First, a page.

With regards to the previous reading, it is important to note that, even if the spectator is not male, white and heterosexual, the subject-position to which he or she is invited to identify is. However, there is another dimension that emerges from the calendar that addresses precisely the possibility of a critique of this racialised economy of desire. Appropriating and playing Amerindian-ness in portraits is, of course, a long-standing practice of white people, with many manifestations, contexts and historical and cultural meanings. Margarita Alvarado shows that it was common for upper-class women in late 19th-Century Chile to be photographed ‹playing Mapuche›, a practice also spread to Argentinian high society. [6] In many works, such as David Roediger’s study of blackface minstrelsy, racial cross-dressing by whites has been interpreted as a form of reinforcing domination and boundaries. [7]

However, for others, such as Marjorie Garber, the practice of cross-dressing in general (be it in terms of race, gender or class) has also the power to call into question established binary oppositions. Judith Butler offers a different perspective both critical of purely disavowing or celebratory conceptions of crossing. She challenges the idea that crossing is either subversive or regressive, arguing instead that it is very often the case that it works as a form of both questioning and reinforcing stereotypes. This is because cross-dressing «reflects the more general situation of being implicated in the regimes of power by which one is constituted and, hence, of being implicated in the very regimes of power that one opposes». [8] In other words, it reiterates dominant constructions of race and gender on the bodies of the performers themselves, but because there is a clear discontinuity between racial or gender appearance and reality, it also de-naturalises them, showing their constructedness.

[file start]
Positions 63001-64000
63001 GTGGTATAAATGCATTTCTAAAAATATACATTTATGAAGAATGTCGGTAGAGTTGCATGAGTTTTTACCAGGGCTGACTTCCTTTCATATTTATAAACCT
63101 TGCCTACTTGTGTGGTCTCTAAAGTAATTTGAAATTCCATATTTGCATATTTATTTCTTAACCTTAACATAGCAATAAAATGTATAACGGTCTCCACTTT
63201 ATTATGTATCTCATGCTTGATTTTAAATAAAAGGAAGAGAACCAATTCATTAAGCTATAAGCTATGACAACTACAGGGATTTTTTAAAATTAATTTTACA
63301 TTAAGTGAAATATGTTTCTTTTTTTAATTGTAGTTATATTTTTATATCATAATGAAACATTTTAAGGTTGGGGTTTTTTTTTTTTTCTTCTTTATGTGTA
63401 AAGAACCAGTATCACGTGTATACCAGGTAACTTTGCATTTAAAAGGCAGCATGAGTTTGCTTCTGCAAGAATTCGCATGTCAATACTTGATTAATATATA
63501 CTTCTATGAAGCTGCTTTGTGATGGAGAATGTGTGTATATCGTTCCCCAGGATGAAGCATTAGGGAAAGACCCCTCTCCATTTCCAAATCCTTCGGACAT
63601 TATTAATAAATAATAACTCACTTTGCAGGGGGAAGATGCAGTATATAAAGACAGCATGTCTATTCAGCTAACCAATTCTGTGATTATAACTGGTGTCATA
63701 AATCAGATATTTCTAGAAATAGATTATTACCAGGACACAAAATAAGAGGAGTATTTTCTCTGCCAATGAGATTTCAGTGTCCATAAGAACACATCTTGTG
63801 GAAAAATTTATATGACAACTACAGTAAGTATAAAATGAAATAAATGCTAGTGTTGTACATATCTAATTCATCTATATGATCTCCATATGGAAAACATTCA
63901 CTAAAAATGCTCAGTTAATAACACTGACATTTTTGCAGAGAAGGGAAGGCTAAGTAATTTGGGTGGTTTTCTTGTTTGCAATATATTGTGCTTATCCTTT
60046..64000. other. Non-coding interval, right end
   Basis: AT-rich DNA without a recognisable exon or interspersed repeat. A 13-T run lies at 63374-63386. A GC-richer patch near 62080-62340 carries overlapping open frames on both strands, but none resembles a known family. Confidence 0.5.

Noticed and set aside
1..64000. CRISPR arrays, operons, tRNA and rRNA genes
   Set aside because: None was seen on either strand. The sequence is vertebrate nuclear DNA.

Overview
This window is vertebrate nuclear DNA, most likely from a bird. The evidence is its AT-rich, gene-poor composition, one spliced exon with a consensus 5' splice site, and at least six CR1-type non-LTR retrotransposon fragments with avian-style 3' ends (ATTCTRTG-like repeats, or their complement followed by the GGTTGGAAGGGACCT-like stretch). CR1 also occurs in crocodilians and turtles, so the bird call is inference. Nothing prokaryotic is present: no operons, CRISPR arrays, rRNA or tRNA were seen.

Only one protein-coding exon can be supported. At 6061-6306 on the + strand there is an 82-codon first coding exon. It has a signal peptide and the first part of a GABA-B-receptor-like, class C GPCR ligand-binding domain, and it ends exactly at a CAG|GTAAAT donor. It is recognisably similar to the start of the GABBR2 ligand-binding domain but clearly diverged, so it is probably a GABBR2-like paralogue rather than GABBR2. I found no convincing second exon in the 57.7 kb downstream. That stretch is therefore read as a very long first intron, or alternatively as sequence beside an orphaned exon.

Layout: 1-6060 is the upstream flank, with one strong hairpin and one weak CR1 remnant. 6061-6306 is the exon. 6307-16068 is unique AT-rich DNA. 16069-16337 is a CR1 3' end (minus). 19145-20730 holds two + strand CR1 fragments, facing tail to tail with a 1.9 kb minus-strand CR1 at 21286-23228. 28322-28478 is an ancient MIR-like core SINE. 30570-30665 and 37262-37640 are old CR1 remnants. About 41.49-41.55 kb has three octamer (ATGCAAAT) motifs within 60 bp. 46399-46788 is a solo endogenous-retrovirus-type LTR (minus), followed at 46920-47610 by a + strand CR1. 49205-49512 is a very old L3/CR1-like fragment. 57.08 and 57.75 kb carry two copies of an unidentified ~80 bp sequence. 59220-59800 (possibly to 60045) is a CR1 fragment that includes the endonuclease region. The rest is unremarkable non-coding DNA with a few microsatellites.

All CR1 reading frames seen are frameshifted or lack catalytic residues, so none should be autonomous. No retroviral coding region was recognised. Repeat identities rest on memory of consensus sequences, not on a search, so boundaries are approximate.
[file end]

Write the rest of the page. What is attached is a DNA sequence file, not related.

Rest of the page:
Based on this, the calendar can be read as a complex site of ambivalence. Of course the problematic element in this case is that the crossing is not from a subaltern position to a dominant one, like the archetype of cross-dressing, the drag, but the other way around. As Gail Ching-Liang Low states, in racial passing by whites the cross-dresser can always reveal or revert to the whiteness underneath the native clothes, that is, go back to the privileged position without any penalties. [9] However, the calendar still has the potential to de-naturalise race since, in the photos, the incongruity between the representation of indigeneity and the white beautiful bodies of the models expose the performative dimension of racial identities. Richard Dyer argues that «whites do not represent themselves as raced, or even as white, but always as variously gendered, classed, sexualised and abled». [10] Therefore, by performing Amerindian-ness, the models ‹become› white for the spectator.

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